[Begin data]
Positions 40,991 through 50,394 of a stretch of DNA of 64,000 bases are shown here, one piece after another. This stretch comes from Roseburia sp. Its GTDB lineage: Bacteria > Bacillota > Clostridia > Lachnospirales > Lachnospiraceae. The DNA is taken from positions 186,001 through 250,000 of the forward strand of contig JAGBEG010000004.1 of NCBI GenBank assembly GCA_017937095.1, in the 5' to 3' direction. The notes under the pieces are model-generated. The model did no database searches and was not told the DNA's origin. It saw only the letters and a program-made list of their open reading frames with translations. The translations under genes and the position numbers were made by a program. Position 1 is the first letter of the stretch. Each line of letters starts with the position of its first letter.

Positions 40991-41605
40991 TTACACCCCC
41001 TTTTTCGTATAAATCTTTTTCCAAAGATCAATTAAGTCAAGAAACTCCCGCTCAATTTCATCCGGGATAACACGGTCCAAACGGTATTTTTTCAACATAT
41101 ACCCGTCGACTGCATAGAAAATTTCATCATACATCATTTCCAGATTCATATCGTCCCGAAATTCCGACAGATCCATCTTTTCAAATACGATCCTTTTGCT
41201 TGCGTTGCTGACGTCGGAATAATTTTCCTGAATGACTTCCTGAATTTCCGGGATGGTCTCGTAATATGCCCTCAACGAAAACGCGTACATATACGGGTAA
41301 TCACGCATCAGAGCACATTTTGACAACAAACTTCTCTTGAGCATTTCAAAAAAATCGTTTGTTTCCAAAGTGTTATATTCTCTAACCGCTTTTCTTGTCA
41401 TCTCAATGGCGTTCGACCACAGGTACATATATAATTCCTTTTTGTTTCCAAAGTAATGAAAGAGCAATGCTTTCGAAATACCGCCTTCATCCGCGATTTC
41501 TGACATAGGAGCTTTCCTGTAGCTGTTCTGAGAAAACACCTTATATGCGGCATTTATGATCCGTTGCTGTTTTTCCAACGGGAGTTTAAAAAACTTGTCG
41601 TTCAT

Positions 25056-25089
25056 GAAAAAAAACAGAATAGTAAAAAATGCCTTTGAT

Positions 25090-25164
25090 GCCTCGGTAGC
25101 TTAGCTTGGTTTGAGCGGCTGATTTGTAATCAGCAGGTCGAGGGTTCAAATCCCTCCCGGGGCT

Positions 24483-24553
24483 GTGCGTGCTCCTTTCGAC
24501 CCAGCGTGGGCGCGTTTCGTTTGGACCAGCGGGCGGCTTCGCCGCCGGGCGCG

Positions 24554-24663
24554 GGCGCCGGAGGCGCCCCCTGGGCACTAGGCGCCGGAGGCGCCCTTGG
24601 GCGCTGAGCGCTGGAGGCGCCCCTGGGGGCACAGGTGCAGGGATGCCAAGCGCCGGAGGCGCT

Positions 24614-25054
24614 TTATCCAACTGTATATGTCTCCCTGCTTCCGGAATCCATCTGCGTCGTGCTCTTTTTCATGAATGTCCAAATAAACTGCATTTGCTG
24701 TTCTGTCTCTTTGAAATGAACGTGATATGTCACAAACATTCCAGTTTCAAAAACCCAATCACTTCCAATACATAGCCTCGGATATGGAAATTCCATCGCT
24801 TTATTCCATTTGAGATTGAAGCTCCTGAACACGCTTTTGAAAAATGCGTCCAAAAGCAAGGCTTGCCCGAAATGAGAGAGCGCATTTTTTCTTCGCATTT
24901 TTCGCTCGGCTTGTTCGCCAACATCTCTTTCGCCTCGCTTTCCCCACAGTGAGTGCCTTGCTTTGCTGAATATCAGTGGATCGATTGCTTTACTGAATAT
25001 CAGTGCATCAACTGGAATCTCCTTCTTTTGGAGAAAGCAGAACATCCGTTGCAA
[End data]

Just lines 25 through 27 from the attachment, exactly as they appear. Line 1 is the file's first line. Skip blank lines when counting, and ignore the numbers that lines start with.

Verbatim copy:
24801 TTATTCCATTTGAGATTGAAGCTCCTGAACACGCTTTTGAAAAATGCGTCCAAAAGCAAGGCTTGCCCGAAATGAGAGAGCGCATTTTTTCTTCGCATTT
24901 TTCGCTCGGCTTGTTCGCCAACATCTCTTTCGCCTCGCTTTCCCCACAGTGAGTGCCTTGCTTTGCTGAATATCAGTGGATCGATTGCTTTACTGAATAT
25001 CAGTGCATCAACTGGAATCTCCTTCTTTTGGAGAAAGCAGAACATCCGTTGCAA